Articles by

Carolyn Iannone

11/28/11 10:07am

CAROLYN IANNONE | Russ McCall at the Cutchogue vineyard that shares his name.

Just a swirl of McCall’s 2007 pinot noir hitting your nose is proof Russ McCall has more of one special thing than the rest of us: patience.

Mr. McCall planted the first vines on his Cutchogue farm more than 14 years ago. But it was only in 2007 that he labeled his first bottle of wine with the McCall brand.

Since then, it seems you can’t read a Long Island wine article without seeing the McCall name in it. Pinot Noir? From Long Island? And it’s good? Must be talking about McCall.

After years of running a wholesale business of fine imported wine in Atlanta, Ga., Mr. McCall eventually found himself back at his old summer stomping grounds on the North Fork, where his grandfather strolled in on horse and buggy in 1902.

CAROLYN IANNONE PHOTO | McCall Vineyard is known for its Pinot Noir, which some say is the best on the North Fork.

Partnering with the Peconic Land Trust, Mr. McCall rescued a combined 200 acres of land for his vineyard from plans of aggressive development. This land included Down’s Woods, the site of Fort Corchaug and the farm next to the vineyard, which is currently home to Mr. McCall’s organic, grass fed cattle.

Eventually, expert viticulturist Steve Mudd planted the vineyard in 1997 with clones of Pinot Noir and Merlot that were meticulously researched. Mr. McCall had successfully sold his fruit to fellow North Fork winemakers until he was ready to officially put his name on a bottle.

Then he waited … and waited.

“When you spend time with your neighbors, you learn and you get more out of it,” Mr. McCall said.

His patience paid off. With the help of the late Ben Sisson as vineyard manager and the combined work of winemaker Gilles Martin from Premium Wine Group and Bob Cabral from Millbrook, the 2007 vintage was born.

The Winery has received praise from the New York Times, Martha Stewart’s Blog, Food & Wine Magazine, GQ, and countless local publications. Their wine has appeared on wine lists at eateries like Gramercy Tavern and the North Fork Table and Inn.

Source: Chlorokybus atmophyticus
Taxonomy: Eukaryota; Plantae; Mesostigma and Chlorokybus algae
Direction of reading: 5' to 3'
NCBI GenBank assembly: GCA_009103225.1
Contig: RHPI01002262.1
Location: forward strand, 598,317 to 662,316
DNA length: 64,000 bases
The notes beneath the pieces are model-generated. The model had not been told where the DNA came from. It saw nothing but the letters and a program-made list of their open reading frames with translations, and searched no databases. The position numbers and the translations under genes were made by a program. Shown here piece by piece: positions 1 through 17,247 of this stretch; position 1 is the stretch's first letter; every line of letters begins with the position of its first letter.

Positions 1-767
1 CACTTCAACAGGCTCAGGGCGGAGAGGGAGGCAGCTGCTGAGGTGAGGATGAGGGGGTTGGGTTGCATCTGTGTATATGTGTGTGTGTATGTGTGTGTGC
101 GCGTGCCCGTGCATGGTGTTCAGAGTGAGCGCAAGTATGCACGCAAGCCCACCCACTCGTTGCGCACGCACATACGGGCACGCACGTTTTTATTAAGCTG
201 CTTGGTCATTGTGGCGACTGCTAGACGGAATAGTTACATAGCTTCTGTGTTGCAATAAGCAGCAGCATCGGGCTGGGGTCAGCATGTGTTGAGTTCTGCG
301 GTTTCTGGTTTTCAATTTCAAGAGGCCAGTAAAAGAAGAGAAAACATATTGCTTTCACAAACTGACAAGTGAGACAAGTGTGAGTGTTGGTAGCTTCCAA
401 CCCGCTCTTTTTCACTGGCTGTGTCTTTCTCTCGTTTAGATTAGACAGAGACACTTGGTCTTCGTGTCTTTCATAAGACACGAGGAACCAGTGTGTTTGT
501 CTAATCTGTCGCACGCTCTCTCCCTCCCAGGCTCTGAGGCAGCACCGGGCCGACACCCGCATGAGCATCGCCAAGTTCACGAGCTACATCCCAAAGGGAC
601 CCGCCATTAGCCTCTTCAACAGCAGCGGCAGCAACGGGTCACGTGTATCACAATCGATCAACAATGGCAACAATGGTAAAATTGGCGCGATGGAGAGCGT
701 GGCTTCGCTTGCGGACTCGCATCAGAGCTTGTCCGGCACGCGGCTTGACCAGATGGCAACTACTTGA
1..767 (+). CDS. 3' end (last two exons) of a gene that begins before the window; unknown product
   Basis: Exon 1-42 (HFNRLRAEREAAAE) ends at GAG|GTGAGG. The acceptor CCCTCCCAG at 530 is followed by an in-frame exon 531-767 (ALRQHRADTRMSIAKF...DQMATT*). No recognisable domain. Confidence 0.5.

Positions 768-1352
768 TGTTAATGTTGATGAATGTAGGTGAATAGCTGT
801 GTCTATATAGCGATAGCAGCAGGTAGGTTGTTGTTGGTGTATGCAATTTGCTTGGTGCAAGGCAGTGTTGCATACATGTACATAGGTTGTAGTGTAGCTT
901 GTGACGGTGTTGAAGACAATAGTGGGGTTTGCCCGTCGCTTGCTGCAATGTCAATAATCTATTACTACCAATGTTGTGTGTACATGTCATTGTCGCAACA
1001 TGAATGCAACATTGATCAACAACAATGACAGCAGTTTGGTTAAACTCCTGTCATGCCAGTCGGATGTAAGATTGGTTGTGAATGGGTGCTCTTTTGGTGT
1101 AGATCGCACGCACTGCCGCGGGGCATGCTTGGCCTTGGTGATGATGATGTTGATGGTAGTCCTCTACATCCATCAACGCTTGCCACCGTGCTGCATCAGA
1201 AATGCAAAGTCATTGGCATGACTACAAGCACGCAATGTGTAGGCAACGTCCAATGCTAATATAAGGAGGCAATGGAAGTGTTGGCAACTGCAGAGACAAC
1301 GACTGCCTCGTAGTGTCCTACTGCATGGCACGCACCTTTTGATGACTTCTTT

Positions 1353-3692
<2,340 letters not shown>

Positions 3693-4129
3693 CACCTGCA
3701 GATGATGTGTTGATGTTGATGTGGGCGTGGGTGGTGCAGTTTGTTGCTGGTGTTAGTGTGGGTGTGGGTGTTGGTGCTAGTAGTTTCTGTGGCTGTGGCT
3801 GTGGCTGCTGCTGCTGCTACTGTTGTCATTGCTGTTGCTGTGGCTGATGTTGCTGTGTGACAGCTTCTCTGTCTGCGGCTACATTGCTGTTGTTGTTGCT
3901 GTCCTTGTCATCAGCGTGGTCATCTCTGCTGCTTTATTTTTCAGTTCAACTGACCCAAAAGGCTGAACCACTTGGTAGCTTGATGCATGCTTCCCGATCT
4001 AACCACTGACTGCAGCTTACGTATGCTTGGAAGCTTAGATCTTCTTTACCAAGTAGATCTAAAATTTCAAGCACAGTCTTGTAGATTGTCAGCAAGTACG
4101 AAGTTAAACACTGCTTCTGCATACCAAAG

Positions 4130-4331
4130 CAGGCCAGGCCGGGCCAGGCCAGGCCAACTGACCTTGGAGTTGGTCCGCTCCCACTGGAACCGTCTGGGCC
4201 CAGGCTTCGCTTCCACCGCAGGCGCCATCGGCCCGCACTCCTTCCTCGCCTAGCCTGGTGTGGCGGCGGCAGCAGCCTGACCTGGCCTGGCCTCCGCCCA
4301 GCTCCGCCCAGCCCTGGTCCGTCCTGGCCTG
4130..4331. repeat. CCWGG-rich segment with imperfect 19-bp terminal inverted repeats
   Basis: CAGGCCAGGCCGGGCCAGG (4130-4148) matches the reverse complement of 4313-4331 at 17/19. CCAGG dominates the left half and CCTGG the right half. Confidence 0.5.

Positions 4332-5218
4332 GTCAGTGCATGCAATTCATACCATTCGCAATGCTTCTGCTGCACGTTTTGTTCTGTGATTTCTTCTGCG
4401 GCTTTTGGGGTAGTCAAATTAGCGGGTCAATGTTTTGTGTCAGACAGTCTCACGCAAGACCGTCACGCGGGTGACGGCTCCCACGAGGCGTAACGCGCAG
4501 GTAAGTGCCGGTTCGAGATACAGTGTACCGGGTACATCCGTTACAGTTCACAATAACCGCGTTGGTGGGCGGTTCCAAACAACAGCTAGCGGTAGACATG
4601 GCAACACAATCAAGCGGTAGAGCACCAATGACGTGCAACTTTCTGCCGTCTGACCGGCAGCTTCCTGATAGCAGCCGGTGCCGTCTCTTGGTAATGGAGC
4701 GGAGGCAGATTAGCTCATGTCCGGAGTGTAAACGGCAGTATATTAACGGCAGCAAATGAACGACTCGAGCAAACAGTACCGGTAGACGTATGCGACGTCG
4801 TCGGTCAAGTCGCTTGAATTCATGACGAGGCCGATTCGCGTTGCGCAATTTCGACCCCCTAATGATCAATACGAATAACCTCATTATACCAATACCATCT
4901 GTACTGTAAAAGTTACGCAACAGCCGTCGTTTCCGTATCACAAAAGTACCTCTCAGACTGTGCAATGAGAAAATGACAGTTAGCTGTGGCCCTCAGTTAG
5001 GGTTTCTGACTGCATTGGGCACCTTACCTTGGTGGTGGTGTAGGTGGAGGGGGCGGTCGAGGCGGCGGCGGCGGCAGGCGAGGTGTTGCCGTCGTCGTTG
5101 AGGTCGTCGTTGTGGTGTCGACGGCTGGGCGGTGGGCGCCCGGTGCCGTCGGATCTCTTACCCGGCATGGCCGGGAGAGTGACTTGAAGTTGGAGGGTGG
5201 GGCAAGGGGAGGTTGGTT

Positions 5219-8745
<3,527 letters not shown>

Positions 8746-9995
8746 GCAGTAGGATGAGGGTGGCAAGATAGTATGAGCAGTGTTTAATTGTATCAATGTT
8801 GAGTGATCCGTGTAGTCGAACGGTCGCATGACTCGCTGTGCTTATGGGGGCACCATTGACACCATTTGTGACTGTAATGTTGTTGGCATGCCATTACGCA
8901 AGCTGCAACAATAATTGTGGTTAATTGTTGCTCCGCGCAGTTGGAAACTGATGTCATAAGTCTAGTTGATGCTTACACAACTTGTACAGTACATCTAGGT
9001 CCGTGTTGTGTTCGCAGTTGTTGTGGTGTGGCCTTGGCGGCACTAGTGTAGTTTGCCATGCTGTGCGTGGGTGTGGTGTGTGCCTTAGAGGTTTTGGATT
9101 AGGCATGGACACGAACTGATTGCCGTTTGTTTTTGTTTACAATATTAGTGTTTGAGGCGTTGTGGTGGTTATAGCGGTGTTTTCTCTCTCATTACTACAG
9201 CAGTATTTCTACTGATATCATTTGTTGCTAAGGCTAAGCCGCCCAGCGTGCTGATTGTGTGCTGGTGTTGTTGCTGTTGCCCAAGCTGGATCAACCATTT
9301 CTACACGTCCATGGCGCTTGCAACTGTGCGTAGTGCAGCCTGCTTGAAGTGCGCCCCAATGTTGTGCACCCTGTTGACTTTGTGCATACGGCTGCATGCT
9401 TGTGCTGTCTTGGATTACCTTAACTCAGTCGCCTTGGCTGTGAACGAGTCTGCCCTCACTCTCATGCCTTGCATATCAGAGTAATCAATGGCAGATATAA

“We don’t advertise,” Mr. McCall said. “You have to be authentic. You need the restaurants to say, ‘Hey, you want to try something really good?’”

McCall Vineyards is tucked away in a modest potato barn turned tasting room, down a dirt driveway, among land that was saved from heavy development.

The site of McCall Vineyards could have been something very different. Instead it’s home to perhaps the finest Pinot Noir on the East End.

11/21/11 4:00pm
Pour People

COURTESY PHOTO | Jerol Rickard, Amanda Fortuna, and Bobby Baker at the Long Island Pour Awards.

The men and women pouring wine along the wine trail are often the biggest promoters of wine clubs and winemakers. But they are not the ones getting rich off a vineyard’s success.

When it comes time for all the awards showered on the vineyard, it’s often the owners and winemakers that get all the glory.

Well, not anymore. The “Pour People” — the many men and women who man the tasting rooms in Long Island Wine Country — hosted the first-ever Long Island Pour Awards last week.

The Pour People group started in 2007 when Richard Pisacano of Roanoke Vineyards thought of hosting a party and inviting employees of neighboring tasting rooms to meet, drink and share in some trials and tribulations of what it takes to man the counter. The Pour Party was born and the turnout was a huge success.

This year Amanda Fortuna and George Romero of Roanoke Vineyards revived the group by creating a Facebook page called “The Pour People,” and they invited all their friends along the wine trail to join. All 130 of them and counting.

“We realized that we had a great group of people here,” Mr. Romero said. “We thought, ‘Hey, let’s do something with this!’”

The result was a fast and fun way for pour people to post news and events, while throwing in a few funny stories and friendly competition. And of course, where and when the next pour party is.

Jerol Rickard and Jeff Baily from Lenz thought up last week’s award ceremony.

They invented categories like “The Golden Nose Award,” “Wine Nerd Award,” The Socialite Award,” “Veteran Award,” and many more. Members were invited to nominate and vote for the pourer they thought best fit each award. Tickets were sold to cover the cost of the event, with proceeds going to Maureen’s Haven Homeless Outreach in Riverhead.

“The coolest thing about the group is that it’s all volunteer,” said Mr. Rickard. “We are all like-minded, friendly people who are supporting local businesses, better educating our customers and giving back to the community.”

The “Pour People” wined and dined at Blackwells Restaurant before heading to the Hilton Garden Inn for the awards ceremony Wednesday.

Complete with golden envelopes, members presented awards made of recycled wine bottles with a golden capsule and self-designed pour awards labels.

“I would just like to say, how can we not smile and have a great day when we are working in a beautiful area with such great people?,” said Sara Carlson of Shinn Estate Vineyards in her acceptance speech for the “Rainbows and Sunshine Award.”

Some other highlights were the male and female “Pourer of the Year Award,” which went to Mr. Rickard from Lenz and Ms. Fortuna of Roanoke. The “Wine Nerd Award” went to Chris Fanjul of The Winemaker Studio.

The first-ever awards ceremony featured huge applause, a little heckling, and lots of laughter, proving even a “Pour Person” can have his day.